An optimal living environment for dairy cattle requires a good climate. After all, a pleasant barn climate contributes to healthy cattle with high productivity. For dairy cows, the optimum ambient temperature is between -5 and 18 °C.
At a temperature of 22 °C in combination with a high humidity, a cow can already suffer from the heat. We call this phenomenon heat stress.
The most noticeable sign of heat stress is that cows start drinking more. In addition, they sweat and pant more. Cows sweat at only 10 percent of the human sweat rate. It is therefore difficult for them to get rid of the heat, which makes them sensitive to heat stress. Cows also produce more saliva during warm periods, causing them to lose a lot of moisture. This can lead to ruminal acidosis. Furthermore, in the event of heat stress, cows stand up to two hours less per day. When cows are standing, they can easily lose their heat.
In times of heat stress, feed intake is reduced by 8 to 12 percent or more. This reduction in feed intake reduces the production of volatile fatty acids in the rumen, resulting in a reduced production. Other side effects that are often seen in heat stressed cows include a reduction in fertility (tank cell count is increasing), an increase in embryonic loss, an increase in hoof problems (less lying down) and more cases of clinical mastitis.
Some heat stress is inevitable, but effects can be minimized. Before it gets hot you can also make a lot of preparations:
- Increase the amount of water available for your herd.
- Adjust the ration to maintain feed intake.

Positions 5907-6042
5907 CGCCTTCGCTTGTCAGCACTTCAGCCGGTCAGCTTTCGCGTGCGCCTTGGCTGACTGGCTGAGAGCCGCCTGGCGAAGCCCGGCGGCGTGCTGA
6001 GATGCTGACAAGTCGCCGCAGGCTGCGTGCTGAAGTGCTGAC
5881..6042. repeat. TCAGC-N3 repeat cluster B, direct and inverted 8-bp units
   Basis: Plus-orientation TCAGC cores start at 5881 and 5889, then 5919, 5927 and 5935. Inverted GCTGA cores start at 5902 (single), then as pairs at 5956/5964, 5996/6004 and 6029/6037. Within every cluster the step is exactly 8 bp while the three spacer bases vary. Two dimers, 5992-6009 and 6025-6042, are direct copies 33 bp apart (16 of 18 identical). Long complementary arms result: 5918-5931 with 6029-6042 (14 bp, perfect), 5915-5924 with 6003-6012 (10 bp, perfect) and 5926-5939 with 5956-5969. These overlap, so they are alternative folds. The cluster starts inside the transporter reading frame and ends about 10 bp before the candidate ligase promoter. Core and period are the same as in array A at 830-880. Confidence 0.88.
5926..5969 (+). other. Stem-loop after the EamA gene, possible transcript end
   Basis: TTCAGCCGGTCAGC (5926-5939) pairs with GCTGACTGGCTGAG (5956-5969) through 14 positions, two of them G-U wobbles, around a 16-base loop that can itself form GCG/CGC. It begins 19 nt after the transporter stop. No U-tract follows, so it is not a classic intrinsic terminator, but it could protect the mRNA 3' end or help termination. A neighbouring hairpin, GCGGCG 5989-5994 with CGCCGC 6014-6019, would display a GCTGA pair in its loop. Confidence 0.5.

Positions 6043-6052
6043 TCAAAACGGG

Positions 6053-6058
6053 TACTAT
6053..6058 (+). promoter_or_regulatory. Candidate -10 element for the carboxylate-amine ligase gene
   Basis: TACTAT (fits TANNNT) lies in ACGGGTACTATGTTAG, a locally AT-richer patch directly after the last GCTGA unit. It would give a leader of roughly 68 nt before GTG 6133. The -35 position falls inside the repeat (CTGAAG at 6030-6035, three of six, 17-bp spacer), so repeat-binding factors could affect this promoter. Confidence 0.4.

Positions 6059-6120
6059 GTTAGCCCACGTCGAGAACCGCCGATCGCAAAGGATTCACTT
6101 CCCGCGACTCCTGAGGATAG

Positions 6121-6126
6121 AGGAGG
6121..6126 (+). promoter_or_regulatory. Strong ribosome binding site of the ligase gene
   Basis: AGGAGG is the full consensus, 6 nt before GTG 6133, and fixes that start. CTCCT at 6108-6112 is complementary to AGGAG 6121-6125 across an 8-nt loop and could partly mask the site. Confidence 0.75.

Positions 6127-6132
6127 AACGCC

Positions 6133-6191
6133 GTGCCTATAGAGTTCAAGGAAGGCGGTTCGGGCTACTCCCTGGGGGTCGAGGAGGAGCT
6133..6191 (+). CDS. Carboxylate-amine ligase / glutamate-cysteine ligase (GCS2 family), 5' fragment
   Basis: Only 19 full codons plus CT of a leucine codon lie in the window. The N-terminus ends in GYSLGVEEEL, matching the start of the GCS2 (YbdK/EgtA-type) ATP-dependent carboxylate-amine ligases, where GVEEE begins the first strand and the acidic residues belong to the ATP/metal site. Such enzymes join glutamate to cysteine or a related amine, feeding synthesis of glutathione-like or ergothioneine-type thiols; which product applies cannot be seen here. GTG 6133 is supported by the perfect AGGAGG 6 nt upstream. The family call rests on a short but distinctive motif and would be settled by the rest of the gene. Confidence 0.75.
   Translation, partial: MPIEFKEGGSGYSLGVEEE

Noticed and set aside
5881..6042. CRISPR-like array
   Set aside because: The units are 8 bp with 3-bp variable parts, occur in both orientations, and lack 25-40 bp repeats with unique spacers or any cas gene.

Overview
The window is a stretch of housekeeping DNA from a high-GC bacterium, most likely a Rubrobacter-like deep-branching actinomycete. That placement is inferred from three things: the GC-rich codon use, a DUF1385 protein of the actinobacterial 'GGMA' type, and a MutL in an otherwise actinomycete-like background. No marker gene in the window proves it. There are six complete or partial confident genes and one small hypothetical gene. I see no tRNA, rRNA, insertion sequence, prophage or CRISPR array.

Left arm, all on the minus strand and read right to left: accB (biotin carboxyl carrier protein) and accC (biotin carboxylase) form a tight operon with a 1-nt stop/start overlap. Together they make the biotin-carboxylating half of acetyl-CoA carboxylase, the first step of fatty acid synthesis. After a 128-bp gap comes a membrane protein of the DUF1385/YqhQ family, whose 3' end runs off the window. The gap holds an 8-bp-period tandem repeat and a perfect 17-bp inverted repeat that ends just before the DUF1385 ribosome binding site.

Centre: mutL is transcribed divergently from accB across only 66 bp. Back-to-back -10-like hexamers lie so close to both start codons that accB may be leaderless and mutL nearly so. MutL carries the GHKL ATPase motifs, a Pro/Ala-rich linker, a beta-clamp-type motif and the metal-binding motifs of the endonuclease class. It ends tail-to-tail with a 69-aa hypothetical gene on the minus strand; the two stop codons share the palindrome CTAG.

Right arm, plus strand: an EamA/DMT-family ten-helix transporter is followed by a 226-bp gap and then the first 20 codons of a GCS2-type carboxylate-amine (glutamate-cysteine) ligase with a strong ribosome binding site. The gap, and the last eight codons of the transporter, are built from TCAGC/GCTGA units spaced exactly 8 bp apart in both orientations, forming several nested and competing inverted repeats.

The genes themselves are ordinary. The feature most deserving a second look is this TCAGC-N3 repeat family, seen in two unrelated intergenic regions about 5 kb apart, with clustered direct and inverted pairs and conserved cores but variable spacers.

- Provide shade (when grazing)
If it is really hot, it is especially important that you actively cool the cows. Above 26 °C, it is recommended to wet the cows and to cool them with fans. However, it is important that the udders remain dry.
In addition to the above, increasing the air flow is an important measure to prevent heat stress. Ensure that air can move freely through all parts of the barn. Natural ventilation can be supported by fans.
The refreshed air that is spread through the fans reduces the feeling of temperature and prevents the cows from quickly becoming bothered by the heat. A minimum air velocity of 2 m/s is essential to achieve this effect. Axial fans are still the most used. They can provide a targeted air flow at a relatively high speed. They are therefore often placed behind the feeding fence or above the stalls. This invites them to eat or lie down. Both are important for optimum milk production.
If you have any questions about ventilation in dairy barns or if you want to know more about the solutions we have to offer, please contact us and we will be happy to help you!